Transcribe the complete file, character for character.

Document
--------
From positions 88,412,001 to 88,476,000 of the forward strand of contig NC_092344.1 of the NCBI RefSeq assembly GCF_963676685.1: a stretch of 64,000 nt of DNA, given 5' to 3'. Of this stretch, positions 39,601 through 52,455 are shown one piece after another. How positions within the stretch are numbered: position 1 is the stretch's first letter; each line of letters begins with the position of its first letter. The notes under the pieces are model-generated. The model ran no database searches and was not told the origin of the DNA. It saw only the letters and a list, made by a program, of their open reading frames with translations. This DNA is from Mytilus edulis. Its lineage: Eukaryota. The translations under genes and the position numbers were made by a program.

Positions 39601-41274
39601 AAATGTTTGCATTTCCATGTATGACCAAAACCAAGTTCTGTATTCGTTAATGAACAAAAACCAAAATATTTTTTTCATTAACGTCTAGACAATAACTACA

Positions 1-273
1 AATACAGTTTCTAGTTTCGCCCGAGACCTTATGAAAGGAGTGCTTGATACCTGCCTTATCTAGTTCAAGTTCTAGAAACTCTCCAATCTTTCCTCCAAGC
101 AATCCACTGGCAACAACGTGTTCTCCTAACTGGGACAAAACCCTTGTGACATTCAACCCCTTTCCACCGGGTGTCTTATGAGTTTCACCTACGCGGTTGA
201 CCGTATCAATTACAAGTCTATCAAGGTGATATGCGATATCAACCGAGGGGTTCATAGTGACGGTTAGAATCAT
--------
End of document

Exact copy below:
From positions 88,412,001 to 88,476,000 of the forward strand of contig NC_092344.1 of the NCBI RefSeq assembly GCF_963676685.1: a stretch of 64,000 nt of DNA, given 5' to 3'. Of this stretch, positions 39,601 through 52,455 are shown one piece after another. How positions within the stretch are numbered: position 1 is the stretch's first letter; each line of letters begins with the position of its first letter. The notes under the pieces are model-generated. The model ran no database searches and was not told the origin of the DNA. It saw only the letters and a list, made by a program, of their open reading frames with translations. This DNA is from Mytilus edulis. Its lineage: Eukaryota. The translations under genes and the position numbers were made by a program.

Positions 39601-41274
39601 AAATGTTTGCATTTCCATGTATGACCAAAACCAAGTTCTGTATTCGTTAATGAACAAAAACCAAAATATTTTTTTCATTAACGTCTAGACAATAACTACA

Positions 1-273
1 AATACAGTTTCTAGTTTCGCCCGAGACCTTATGAAAGGAGTGCTTGATACCTGCCTTATCTAGTTCAAGTTCTAGAAACTCTCCAATCTTTCCTCCAAGC
101 AATCCACTGGCAACAACGTGTTCTCCTAACTGGGACAAAACCCTTGTGACATTCAACCCCTTTCCACCGGGTGTCTTATGAGTTTCACCTACGCGGTTGA
201 CCGTATCAATTACAAGTCTATCAAGGTGATATGCGATATCAACCGAGGGGTTCATAGTGACGGTTAGAATCAT